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IRREVERSIBLE

An extraordinary piece of “shock art.”  It seems curiously appropriate that, in the midst of all the rabidly anti-French sentiment saturating the US these days, this is the French movie we get.  Masquerading as an art film, it’s actually grindhouse fodder in the classic mold: raw, rough, viscerally thrilling, unflinchingly grotesque and not for wimps! 

The Package 
     IRREVERSIBLE is the year’s most controversial film by far.  It caused quite a stir at the ’02 Cannes Film Festival, where outraged viewers reportedly walked out, fainted, threw up and abused festival staffers.  Many French critics even called for a nationwide boycott of the film.
     If you’re familiar with the work of IRREVERSIBLE’S creator Gaspar Noe, the notoriety shouldn’t come as a surprise.  His previous feature, 1998’s I STAND ALONE (SEUL CONTRE TOUS), was nearly as controversial.  It gave us a brutal, ugly peek into the deranged psyche of a racist, misanthropic butcher who beats up a pregnant woman, curses everyone around him and eventually finds redemption by molesting his teenaged daughter.
     What does come as a surprise is the fact that the stars of IRREVERSIBLE are Vincent Cassel and Monica Bellucci, French cinema’s couple of the moment (though since broken up).  Bellucci in particular risked a lot by appearing in this film, as her Hollywood star is on the rise (in the MATRIX sequels and the Bruce Willis potboiler TEARS OF THE SUN, among others). 

The Story 
     The film begins with the central character from the aforementioned I STAND ALONE lounging naked in an apartment with another man; he laments deflowering his daughter in the earlier film and voices IRREVERSIBLE’S theme: “Time destroys everything.”
     In a nearby gay club named, appropriately enough, The Rectum, two desperate men (Vincent Cassel and Albert Dupontel) enter in search of a man.  As the tension increases to a nearly unbearable degree, they manage to track down their prey; one of the men starts a fight, which his seemingly mild-mannered buddy breaks up by bashing the other’s head in with a fire extinguisher.
     Suddenly we’re back to another time, with the two men searching for the club.  The film, it turns out, is being played backwards a la MEMENTO.  We see the men accost a prostitute who turns out to be a transvestite (which “she” reveals by lifting her skirt to reveal what’s dangling beneath) and spray mace in an Asian cab driver’s eyes (screaming racial epithets the whole time, of course).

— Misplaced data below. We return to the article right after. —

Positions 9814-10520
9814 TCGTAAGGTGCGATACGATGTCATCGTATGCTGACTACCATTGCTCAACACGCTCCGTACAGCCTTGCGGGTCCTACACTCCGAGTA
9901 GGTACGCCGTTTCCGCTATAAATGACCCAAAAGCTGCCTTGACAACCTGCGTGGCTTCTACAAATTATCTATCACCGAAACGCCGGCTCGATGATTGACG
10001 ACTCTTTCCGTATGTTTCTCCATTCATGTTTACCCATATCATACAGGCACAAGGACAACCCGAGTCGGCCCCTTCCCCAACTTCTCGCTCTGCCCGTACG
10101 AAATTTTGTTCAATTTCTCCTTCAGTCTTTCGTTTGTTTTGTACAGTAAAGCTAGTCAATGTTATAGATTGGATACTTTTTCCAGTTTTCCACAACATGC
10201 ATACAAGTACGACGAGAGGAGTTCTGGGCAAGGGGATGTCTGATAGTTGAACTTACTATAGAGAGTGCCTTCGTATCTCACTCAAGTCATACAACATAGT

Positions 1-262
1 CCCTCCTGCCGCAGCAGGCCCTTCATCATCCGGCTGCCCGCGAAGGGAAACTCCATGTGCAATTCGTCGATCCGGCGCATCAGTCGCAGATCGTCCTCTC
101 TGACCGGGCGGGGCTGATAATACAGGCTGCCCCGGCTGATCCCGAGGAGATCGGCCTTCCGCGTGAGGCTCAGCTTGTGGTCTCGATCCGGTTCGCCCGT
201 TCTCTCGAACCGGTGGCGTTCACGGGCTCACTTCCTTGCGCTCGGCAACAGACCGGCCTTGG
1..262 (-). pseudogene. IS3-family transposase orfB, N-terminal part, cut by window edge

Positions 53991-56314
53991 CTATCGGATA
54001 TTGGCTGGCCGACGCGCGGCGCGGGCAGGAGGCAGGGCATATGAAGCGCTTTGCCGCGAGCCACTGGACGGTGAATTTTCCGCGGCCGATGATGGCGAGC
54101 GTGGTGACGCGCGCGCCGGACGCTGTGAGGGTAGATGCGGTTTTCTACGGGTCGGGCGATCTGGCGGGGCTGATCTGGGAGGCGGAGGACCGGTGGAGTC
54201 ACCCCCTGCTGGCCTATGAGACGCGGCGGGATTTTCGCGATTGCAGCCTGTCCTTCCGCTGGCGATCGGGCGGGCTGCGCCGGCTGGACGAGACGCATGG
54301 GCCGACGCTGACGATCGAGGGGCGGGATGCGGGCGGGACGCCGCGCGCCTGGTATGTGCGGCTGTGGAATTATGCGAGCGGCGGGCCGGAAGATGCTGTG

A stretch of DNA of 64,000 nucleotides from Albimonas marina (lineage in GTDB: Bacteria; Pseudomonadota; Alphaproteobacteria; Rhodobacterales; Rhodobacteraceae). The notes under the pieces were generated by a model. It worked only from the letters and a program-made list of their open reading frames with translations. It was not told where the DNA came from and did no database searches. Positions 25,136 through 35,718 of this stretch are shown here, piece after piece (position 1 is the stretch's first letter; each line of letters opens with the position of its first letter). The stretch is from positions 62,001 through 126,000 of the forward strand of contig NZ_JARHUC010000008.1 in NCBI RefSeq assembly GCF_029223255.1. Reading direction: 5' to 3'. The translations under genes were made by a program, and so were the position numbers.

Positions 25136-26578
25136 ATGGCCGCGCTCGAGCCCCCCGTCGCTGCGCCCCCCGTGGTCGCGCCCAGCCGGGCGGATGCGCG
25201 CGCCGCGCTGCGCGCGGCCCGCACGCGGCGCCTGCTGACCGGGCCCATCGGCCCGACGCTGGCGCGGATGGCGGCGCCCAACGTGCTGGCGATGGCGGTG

After about half an hour of this, we reach the galvanizing event: a vile rape scene that lasts a full NINE MINUTES!  The victim, we learn, is Cassel’s girlfriend (played by Monica Bellucci), and once the seemingly never-ending rape is over the film calms down somewhat as Cassel, Bellucci and Dupontel (the latter’s former boyfriend) joke around in the hours preceding the night’s calamitous events. 

The Direction 
     Most critics have compared IRREVERSIBLE to STRAW DOGS, which suggests to me that they’ve missed the point.  I find it far closer to down ‘n dirty exploiters like THE LAST HOUSE ON THE LEFT and I SPIT ON YOUR GRAVE (the latter an admitted influence) than the aforementioned Peckinpah film.  Its values and worldview are those of an exploitation flick through and through (let’s face it: the motto “Time Destroys Everything” is about as profound as CANNIBAL HOLOCAUST’S ludicrous “Who are the real cannibals?” parting line); IRREVERSIBLE plays rough and revels in offending any way it possibly can.  The opening head bashing, shown entirely on-camera, could have been lifted from a Lucio Fulci film, while the hellaciously drawn-out, apocalyptic rape scene plays an awful lot like I SPIT ON YOUR GRAVE’s horrific mid-film gang-bang.
     Having said that, Noe does nonetheless offer quite a few elements you won’t find in most grindhouse flicks.  The visuals, for one: as he proved in I STAND ALONE, Noe’s skills in this area (he serves as camera operator and cinematographer in addition to writer/director) are beyond compare.  From the swirling, disorienting camera movements of the opening scenes (about the closest cinema has ever come to capturing a bad trip) to the final ecstatic swirl through an idyllic park setting, the film is a visual mind-blower. 
     Still, IRREVERSIBLE’S most receptive audience is almost certainly the hard-core horror crowd.  In other words, if you don’t like THE TEXAS CHAINSAW MASSACRE than you probably won’t like IRREVERSIBLE. 


Vital Statistics 

IRREVERSIBLE
Le Studio Canal/Lion’s Gate Films

Director/Screenwriter/Editor: Gaspar Noe
Producers: Christophe Rossignon, Richard Grandpierre
Cinematography: Gaspar Noe, Benoit Debie
Cast: Monica Bellucci, Vincent Cassel, Albert Dupontel, Philippe Nahon, Jo Prestia, Stephane Drouot, Jean-Louis Costes, Mourad Khima
 


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